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Inclusive Business panel discussion in Asia-Pacific Business Forum

To meet the ambitions of the SDGs, we need inclusive businesses as well as responsible businesses if the principle of “leave no one behind” is to be realized. Inclusive businesses provide goods, services, and livelihoods - on a commercially viable basis - to people living at the base of the economic pyramid.

Inclusive businesses go beyond being a responsible business, as they purposefully target the base of the economic pyramid. Inclusive businesses are different from corporate social responsibility, as inclusive business models are integral part of a firm’s core activity.

Fundamentally, inclusive business is about connecting those at the base of the pyramid with markets.

Mark Matthews from Business for Development pointed out that establishing and, more importantly, sustaining inclusive business requires partnerships that share a long-term vision of supporting social development while remaining a business. Such partnerships are largely based on trust and must seek to achieve social returns in the long term rather than economic returns in the short-term.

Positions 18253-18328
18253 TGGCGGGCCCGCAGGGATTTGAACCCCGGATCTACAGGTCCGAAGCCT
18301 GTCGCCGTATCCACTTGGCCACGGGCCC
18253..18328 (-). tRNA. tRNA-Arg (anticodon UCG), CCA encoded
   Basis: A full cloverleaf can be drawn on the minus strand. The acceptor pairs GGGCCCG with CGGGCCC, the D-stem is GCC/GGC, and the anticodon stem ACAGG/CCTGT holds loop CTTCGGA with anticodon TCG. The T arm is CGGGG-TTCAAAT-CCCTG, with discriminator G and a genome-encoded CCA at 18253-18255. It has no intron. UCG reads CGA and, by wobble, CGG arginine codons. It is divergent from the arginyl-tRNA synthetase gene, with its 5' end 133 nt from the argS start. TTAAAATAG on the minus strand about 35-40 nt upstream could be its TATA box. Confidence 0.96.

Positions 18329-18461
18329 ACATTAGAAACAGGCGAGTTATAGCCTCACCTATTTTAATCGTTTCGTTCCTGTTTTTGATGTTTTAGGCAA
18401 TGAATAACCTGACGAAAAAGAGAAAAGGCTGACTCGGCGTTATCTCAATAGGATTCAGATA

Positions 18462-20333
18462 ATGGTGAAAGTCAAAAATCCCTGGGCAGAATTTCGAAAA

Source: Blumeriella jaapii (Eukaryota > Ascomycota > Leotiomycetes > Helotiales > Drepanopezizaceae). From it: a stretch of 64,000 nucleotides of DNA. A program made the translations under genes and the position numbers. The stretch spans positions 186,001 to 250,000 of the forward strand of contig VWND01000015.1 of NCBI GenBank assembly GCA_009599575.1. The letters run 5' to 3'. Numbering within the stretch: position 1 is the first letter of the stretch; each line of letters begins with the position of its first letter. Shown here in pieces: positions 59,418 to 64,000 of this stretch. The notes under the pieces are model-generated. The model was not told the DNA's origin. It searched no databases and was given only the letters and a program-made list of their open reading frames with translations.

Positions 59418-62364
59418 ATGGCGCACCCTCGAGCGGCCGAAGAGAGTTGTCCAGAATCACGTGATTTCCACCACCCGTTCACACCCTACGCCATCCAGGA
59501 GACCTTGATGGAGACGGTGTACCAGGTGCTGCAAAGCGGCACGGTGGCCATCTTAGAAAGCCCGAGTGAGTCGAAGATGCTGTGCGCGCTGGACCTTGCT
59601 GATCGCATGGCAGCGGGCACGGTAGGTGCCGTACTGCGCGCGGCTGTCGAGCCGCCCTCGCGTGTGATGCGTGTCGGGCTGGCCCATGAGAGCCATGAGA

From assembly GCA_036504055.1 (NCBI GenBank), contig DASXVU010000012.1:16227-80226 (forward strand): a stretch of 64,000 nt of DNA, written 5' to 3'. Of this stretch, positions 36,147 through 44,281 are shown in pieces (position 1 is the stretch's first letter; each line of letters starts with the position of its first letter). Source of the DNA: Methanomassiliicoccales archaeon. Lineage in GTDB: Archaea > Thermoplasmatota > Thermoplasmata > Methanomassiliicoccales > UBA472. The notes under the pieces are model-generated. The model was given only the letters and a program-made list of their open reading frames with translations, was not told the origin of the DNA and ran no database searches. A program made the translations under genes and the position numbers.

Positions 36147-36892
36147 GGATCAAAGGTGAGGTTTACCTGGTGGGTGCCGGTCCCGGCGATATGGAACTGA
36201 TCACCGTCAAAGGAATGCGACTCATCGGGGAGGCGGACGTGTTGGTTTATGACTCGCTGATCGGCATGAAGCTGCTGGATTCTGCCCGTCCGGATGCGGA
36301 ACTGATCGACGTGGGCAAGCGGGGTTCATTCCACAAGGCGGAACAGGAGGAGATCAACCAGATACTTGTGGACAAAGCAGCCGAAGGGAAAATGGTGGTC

While inclusive business is a market-based activity, governments can play a critical role in supporting inclusive business through different means: generating awareness on inclusive business and their business case, recognizing inclusive business through awards or accreditation, providing tax incentives, or facilitating skills development and coaching for developing inclusive business models. Melanie Moleño discussed how the Board of Investment of the Philippines, a pioneer country in promoting inclusive business accredited inclusive business and provide them with tax incentives.

ESCAP, in partnership with Inclusive Business Action Network or iBAN, is supporting the growth of inclusive business in South-East Asia. In 2019, ESCAP jointly with iBAN will be conducting three national landscape studies in Cambodia, Viet Nam and Malaysia and providing advisory services to the Philippines to support the implementation of their national policy on inclusive business.

Other UN organisations, in particular UNDP’s Business Call to Action, as well as the Asian Development Bank and APEC have supported inclusive business in Asia and the Pacific.

Two call for actions emerged from this discussion. First, to explore the opportunities for promoting inclusive business in the Pacific, including at the policy and technical level. Secondly, for private sector actors to self-reflect to what extent their business is inclusive and what opportunities they may have to develop inclusive business model.

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 inclusive business

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